by Rupert Insider
August 10, 2006
(This topic has been dealt with before on different pages. Several new readers have asked for an overview. For those not familiar with Liverpool I have added information about the restaurants and bars involved in the story. If you don’t like long posts, don’t even start!J But to break it up, we will print it in three parts over a number of days. Subsequently, it will be archived in the Read Me section as a single document).
On the afternoon of Wednesday, the 28th November, 2001, Liverpool Football Club announced that terms had been agreed for the transfer of Robbie Fowler to Leeds United.
It was probably the biggest outward transfers in the history of the club. But Koptalk failed to predict it. It’s “Anfield Mole” had gone up a blind alley again.
Within a couple of hours of the public announcement, Duncan Oldham, the self-styled “Editor” of Koptalk published a mocking editorial entitled “Close the Door on Your Way Out”.
His site received more hits that day than at any other time, before or since.
We know from many sources – including a published interview with Jamie Redknapp – that Robbie was devastated, distraught and in tears as he said goodbye to his team mates and the staff at Melwood and Anfield he had known since he was fifteen years of age. Houllier had not given him a chance to say goodbye to his loyal fans on the Kop. It could not have helped him to know that the Editor of the largest supporters’ fan site (as it was at that time) was celebrating his departure with the spiteful cry “good riddance to bad rubbish”.
But there was more to come.
When Peter Risdale, the Executive Director of Leeds United, announced that his club’s medicals would take a day to complete, Oldham was quick to explain that what Risdale really meant was that Fowler would be subjected to rigorous tests for drug and alcohol abuse – so the transfer might not yet happen. When Friday brought the news that Robbie had passed the medical tests with flying colours, Oldham did not then concede the flip-side of his argument – that the extra-stringent tests refuted the slander and lies about Fowler, alcohol and drugs that Oldham had been peddling for more than two years.
He just shifted the direction of the attack. The transfer fee was £11 million, somewhat less than Liverpool’s presumed asking price of £15 and less than the £12 million Chelsea was thought to have offered earlier that year. Oldham offered an “inside” spin that the actual fee was nearer £8 million, with additional monies to be paid only after certain appearance and performance thresholds, which, he said, Fowler would not be able to reach. He went on to say that the £11 million was merely a face-saving figure. It amounted to humiliation for Fowler considering that Owen would fetch offers in the £40-50 million ranges from European teams.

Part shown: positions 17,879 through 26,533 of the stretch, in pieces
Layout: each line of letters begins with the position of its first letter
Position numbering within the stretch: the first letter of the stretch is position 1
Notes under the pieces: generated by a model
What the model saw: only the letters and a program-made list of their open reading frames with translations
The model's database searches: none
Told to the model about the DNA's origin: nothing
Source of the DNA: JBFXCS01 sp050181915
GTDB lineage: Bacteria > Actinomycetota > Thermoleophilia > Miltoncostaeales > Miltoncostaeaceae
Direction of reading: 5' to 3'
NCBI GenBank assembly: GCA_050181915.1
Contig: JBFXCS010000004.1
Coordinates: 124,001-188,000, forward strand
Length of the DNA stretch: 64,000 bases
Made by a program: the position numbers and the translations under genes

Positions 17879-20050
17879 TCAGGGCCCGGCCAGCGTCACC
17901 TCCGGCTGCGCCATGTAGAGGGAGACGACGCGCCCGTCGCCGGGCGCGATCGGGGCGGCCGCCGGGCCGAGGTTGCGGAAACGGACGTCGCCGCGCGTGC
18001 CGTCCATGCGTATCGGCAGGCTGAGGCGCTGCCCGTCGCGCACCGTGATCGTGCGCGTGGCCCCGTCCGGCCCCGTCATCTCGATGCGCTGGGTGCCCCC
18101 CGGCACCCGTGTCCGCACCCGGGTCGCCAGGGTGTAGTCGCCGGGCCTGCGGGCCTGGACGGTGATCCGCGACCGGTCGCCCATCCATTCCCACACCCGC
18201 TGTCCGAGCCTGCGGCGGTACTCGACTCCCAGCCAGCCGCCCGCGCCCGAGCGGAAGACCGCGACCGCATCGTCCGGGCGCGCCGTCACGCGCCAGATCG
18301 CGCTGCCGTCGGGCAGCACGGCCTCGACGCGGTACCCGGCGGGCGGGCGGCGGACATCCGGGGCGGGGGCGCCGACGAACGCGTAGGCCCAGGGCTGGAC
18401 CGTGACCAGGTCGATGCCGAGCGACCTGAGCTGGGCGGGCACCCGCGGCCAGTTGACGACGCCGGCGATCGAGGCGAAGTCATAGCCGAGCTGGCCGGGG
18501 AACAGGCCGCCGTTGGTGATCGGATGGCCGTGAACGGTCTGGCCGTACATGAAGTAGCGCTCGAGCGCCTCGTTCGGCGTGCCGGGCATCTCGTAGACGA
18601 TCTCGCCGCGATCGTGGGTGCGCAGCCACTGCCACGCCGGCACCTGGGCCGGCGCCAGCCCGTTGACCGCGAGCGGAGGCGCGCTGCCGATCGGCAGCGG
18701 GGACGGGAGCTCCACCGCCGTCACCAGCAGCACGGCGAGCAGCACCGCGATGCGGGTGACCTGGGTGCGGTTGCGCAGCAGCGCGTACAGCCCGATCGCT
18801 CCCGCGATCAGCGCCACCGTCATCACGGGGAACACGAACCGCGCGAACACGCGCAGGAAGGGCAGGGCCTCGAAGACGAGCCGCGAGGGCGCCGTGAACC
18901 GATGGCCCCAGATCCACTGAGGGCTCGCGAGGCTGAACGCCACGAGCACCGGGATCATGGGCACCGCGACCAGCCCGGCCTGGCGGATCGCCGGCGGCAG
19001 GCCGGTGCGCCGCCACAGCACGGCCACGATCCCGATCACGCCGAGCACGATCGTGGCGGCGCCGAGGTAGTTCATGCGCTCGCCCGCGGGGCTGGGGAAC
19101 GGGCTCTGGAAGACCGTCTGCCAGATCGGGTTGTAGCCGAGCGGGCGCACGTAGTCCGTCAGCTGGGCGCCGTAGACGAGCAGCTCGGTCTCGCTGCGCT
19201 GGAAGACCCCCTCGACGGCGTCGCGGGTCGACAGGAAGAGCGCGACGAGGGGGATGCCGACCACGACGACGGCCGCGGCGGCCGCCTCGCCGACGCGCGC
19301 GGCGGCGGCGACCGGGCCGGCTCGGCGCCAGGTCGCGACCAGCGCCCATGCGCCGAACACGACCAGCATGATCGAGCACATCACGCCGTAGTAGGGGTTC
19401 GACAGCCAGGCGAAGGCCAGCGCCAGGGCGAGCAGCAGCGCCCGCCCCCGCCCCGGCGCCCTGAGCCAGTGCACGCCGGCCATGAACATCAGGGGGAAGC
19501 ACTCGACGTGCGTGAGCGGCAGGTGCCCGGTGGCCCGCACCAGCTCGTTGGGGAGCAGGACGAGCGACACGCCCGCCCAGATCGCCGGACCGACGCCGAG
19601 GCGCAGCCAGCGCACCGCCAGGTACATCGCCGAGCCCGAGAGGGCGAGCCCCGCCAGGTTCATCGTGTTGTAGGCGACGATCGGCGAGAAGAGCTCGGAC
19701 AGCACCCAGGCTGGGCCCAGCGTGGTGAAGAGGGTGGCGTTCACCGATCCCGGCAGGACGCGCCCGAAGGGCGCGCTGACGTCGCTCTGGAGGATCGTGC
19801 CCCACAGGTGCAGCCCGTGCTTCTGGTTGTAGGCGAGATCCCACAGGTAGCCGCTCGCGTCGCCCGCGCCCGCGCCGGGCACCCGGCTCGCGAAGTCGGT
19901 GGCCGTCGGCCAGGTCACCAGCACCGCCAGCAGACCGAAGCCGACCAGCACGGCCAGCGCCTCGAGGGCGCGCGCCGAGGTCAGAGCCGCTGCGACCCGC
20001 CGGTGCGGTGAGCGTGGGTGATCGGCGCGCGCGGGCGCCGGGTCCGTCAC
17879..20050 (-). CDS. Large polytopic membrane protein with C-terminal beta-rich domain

Well we all know what codswallop all that turned out to be!
A contributor to the Wikipaedia entry on LFC states what many believe – that while Gerard Houllier acted as though he was an admirer of Fowler’s character and talents he simultaneously orchestrated a PR campaign to force him out of the club. Chris Bascombe of the Liverpool Echo has written retrospectively on Houllier’s manipulative tactics with respect to Fowler. And Fowler, himself, has dealt with it in his recent autobiography.
There are some who suggest that in 1999-2001 Koptalk aligned itself with the alleged Houllier’s strategy to weaken the hold Fowler had on the affections of the supporters and the Board of Directors.
Certainly, Koptalk’s forums were dominated by articulate anti-Fowler posters who seemed to regard themselves as Houllier’s little-helpers. Many of them also related their anti-Fowler stance to their support of Michael Owen. They regarded Fowler as the injured but recovering “rival” to their favourite, both in the LFC and England squads. But that was their prerogative as fans – to express opinions – and, to be fair; there was a minority on Koptalk who tried to oppose the dominant view.
But this blog is not about Koptalk’s posters, it is about Duncan Oldham. And we know he had no dealings with Houllier or Owen or anyone at Anfield. So what were his motives for his personal anti-Fowler campaign? For a reply, look no further than what he said on his site last week – that in “this lark” of running a web site his motive is “always to look after No.1”.
And that’s what this blog post is about – not about the merits of the Houllier-Fowler conflict – but about some of the ways Oldham sought to make money from it.
I’d like to take you back to July 2000, to the Moat House hotel on Paradise Street in Liverpool. That’s where Robbie was assaulted in the lobby toilet by two guys. But that is the subject of PART 2 which will be posted in a couple of days!!